TV and dead week: A match made in heaven

by Jack Sawyers

Well, it’s that special time of year again, that little portion of existence at the end of the semester known as dead week. For many, this is a week filled with stressful evenings at the library and long, arduous hours in front of a computer screen.

But not for this guy.

No, I on the other hand use dead week more literally.

I play dead in front of a television set.

Truthfully, as everyone begins to create more social distance and seclude themselves with their studies, I am practicing becoming consciously comatose in front of an idiot box.

And who can blame me? Cable’s free, and I sleep only a few feet from it.

The boob tube is a loyal friend – the only one I have who will hang out unquestioningly into the wee hours of the morning.

In fact, I’m seriously thinking about trading all of my friends in for a bigger screen. Then I’d be able to hang out with all of my true and loyal pals in life-size, living color. “The Real World” will be that much more real and my life will be complete.

Okay, that’s an overstatement.

Honestly, I become more and more disgruntled with television by the minute, and now it’s time to get some things off of my chest – besides the remote control.

First off, “The Real World.”

Like so many of you, I am a guilty participant in this phenomenon. It seems simple enough – take six strangers, put them in a house spiced with booze and sexual tension and, voila, a 15-season home run of a show appears.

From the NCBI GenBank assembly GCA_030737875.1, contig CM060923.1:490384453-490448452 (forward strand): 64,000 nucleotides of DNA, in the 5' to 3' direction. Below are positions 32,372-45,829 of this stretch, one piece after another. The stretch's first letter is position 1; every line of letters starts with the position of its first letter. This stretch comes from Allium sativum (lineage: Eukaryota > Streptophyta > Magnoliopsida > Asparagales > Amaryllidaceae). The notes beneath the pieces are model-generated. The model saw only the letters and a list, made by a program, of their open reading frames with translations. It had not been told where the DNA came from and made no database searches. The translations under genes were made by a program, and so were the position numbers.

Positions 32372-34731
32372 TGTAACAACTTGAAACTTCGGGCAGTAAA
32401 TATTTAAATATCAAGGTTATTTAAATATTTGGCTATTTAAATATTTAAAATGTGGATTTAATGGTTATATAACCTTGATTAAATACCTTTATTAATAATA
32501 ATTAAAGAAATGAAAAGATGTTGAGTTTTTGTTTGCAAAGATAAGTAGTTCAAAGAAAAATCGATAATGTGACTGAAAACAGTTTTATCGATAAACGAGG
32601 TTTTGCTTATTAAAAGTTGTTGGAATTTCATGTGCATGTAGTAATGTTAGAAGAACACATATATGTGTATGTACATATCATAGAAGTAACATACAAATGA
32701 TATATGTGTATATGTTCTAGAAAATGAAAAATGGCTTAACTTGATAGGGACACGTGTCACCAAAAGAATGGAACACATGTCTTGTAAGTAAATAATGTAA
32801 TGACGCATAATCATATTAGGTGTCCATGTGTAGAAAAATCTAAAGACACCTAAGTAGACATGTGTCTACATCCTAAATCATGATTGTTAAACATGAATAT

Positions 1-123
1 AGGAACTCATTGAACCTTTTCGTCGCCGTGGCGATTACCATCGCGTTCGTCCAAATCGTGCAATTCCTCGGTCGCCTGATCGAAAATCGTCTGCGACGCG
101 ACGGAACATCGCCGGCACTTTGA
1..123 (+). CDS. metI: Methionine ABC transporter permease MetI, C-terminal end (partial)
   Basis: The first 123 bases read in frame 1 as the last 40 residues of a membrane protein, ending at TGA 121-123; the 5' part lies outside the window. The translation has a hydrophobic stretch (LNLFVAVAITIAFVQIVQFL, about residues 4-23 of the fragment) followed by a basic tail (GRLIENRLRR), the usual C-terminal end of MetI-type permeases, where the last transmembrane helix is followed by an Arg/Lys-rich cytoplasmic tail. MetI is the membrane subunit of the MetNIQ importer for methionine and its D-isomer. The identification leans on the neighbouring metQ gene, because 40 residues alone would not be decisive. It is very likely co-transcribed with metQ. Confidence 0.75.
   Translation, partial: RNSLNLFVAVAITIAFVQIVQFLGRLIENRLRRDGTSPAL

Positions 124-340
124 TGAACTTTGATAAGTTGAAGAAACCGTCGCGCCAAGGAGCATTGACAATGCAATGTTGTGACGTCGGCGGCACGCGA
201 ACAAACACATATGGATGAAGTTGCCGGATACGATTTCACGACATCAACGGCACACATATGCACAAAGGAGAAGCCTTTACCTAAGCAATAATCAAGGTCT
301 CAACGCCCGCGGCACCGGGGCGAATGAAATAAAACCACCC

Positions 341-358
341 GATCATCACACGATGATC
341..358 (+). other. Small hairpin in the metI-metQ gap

However, when did the really real world have a 50 percent rate of homosexuality? Apparently, the folks casting “The Real World” have a somewhat skewed interpretation of who our nation dates.

Apparently, the real world has no bearing on “The Real World.”

Hell, the main entertainment for this season has stemmed mostly from the frat boys, Landon and M.J., attempting to adjust to living with two gay men, a raging bitch and the tramp of the month. I wonder if either of them ever considered if this was what the real world was like.

Speaking of real, how fake are those hollowed-out folks on “I Want A Famous Face”?

Even though this show hasn’t aired any new episodes recently, the rerun of the twins who wanted to look like Brad Pitt caught my eye as I cruised over the channels last night.

I stopped for a moment, once again troubled by the shallowness of the whole situation.

It all brought one thing to mind – thank God there are people in this world more pathetic than I, or else being this lazy might be demoralizing.

And really, what is television meant to do, if not to distract us from what’s important, contribute to obesity, allow prolonged laziness, and boost our self-esteem even while we’re self-destructing?

So watch on, and watch off. Just don’t let your roommates catch you. Live vicariously through a glass screen, and remember – life may or may not pass you by, but a new episode is only new once.